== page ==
This study includes the feedstocks modeled in POLYSYS that are best suited for thermochemical conversion technologies, which prefers woody feedstocks; thus, herbaceous dedicated feedstocks are excluded. From forestlands, these feedstocks include hardwood and softwood logging residues, thinnings, and pulpwood available at certain prices for bioenergy.5 Federal lands may provide additional feedstocks but were excluded from this analysis due to uncertainty of policies on federal lands. From agricultural lands, these feedstocks include SRWCs. In the SE USA, SRWC could refer to various species (e.g. eucalyptus, poplar), but for this study, loblolly pine (Pinus taeda) is assumed.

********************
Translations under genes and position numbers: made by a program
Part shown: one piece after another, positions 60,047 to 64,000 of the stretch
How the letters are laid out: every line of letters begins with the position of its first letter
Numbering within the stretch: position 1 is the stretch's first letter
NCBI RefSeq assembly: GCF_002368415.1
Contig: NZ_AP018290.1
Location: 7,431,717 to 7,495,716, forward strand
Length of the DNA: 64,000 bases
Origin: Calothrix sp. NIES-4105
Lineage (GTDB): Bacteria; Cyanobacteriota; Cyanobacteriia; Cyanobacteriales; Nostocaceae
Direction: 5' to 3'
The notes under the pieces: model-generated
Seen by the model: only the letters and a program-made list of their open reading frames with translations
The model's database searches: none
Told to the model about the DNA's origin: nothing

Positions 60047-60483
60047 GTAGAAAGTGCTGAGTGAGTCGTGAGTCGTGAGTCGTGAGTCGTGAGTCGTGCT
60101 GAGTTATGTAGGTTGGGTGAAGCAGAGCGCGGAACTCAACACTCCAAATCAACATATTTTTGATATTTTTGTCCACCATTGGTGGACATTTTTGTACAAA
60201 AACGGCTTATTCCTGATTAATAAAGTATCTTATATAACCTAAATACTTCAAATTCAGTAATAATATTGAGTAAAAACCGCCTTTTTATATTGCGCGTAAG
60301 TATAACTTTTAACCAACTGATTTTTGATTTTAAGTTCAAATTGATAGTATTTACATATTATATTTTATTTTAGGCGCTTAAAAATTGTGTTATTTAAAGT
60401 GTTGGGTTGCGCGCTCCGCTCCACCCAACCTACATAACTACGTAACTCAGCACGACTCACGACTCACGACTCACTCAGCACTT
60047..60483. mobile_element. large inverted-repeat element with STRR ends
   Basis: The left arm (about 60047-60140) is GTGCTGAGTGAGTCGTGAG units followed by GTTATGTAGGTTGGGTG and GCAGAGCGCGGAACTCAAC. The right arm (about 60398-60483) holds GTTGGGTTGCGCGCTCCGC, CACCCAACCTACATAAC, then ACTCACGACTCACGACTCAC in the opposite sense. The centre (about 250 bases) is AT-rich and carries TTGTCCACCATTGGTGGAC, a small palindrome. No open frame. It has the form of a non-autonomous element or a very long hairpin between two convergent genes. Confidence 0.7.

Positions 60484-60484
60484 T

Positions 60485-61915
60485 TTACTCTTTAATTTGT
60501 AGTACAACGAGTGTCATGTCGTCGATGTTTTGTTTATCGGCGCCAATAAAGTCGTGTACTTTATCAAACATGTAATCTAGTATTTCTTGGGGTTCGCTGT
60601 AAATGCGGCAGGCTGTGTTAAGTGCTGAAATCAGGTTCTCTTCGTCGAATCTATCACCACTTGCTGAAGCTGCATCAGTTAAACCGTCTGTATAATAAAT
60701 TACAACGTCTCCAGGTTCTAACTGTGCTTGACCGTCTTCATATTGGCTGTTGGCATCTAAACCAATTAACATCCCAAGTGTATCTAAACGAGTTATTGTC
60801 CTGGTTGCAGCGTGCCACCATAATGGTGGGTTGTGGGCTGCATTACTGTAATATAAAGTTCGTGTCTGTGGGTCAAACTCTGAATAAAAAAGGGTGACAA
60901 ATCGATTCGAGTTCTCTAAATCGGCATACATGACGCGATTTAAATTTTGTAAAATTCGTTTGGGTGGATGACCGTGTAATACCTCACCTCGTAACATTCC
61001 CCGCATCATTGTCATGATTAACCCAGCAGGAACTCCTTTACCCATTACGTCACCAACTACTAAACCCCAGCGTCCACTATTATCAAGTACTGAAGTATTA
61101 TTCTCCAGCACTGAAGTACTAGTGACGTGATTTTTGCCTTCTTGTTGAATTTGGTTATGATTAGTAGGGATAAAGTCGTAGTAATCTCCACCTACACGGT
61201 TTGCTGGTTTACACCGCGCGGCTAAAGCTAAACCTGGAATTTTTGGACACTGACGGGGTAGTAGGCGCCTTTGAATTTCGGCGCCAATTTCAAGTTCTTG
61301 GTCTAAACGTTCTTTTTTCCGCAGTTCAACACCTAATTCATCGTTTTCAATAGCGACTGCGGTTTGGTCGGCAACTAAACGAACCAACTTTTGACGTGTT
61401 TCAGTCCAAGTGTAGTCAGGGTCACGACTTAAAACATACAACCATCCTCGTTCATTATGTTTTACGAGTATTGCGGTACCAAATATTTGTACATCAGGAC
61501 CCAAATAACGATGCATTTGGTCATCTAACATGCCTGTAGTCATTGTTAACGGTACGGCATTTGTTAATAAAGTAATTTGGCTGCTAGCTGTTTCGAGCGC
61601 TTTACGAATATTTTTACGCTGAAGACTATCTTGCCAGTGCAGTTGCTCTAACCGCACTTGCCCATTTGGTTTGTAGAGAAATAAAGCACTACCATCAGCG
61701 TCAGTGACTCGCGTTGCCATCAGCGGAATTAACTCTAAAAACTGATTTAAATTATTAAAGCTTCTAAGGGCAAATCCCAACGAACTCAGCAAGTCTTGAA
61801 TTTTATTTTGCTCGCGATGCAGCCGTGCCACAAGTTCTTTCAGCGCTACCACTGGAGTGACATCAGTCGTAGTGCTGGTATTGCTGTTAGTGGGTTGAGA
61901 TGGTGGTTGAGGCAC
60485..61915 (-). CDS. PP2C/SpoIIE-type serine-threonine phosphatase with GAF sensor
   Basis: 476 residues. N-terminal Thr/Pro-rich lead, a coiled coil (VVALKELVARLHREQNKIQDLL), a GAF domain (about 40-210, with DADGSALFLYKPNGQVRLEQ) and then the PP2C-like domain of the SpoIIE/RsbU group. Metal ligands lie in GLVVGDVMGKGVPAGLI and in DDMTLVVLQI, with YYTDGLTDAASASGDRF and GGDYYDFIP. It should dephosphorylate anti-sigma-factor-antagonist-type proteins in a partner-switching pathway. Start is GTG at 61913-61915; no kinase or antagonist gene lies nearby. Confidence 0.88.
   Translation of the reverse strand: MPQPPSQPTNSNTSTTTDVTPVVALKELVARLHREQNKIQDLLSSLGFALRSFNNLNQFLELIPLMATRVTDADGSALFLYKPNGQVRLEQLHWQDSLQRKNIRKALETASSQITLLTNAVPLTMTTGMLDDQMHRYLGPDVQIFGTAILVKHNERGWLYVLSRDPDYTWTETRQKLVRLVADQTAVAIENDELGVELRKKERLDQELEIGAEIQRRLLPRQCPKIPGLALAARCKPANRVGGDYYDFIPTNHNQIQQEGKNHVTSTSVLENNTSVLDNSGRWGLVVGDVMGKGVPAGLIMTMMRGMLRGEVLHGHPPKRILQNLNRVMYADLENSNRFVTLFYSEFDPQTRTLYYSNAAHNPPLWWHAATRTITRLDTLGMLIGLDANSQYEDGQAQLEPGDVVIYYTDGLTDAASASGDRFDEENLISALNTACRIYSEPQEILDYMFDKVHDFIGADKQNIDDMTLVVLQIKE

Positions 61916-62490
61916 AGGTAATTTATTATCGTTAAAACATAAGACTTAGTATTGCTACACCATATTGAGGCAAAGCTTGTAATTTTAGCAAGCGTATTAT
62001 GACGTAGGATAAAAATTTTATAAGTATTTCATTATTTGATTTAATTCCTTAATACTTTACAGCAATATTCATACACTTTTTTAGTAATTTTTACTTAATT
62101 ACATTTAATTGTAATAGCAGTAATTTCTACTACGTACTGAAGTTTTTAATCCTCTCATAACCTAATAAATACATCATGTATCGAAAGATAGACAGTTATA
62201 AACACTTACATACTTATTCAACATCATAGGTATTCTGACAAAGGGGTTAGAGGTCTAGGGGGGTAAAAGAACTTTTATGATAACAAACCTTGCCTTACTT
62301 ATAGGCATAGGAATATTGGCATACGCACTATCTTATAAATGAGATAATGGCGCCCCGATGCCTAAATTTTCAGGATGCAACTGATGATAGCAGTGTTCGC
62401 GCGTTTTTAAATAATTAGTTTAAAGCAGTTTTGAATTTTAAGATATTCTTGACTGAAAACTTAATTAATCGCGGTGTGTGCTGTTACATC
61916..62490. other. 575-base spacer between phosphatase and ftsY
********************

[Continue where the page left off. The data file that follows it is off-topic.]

Feedstock logistics

In this analysis, feedstock logistics includes all of the unit operations that handle the biomass from the point of standing in the field/forest to the reactor infeed. The process steps included in feedstock logistics are harvest, collection, storage, pre-processing, and transportation. Figure 3 shows the unit operations in the Conventional designs for both

Table 2. Farmgate/landing price, assumed ash contents and associated pre-treatment costs.

Feedstock type Farmgate/landing price range ($ dry tonnes-1) Assumed landing ash content

Logging residues $20-$35 15%

Forest thinnings $20-$65 10%

Pulpwood for bioenergy $65-$115 5%

Short-rotation woody crops $55-$90 5%

low and high production sites for pulpwood as configured for the LA30 scenarios. Field drying techniques are used to reduce the feedstock moisture to 30%. Ash is actively managed by including a debarking unit operation.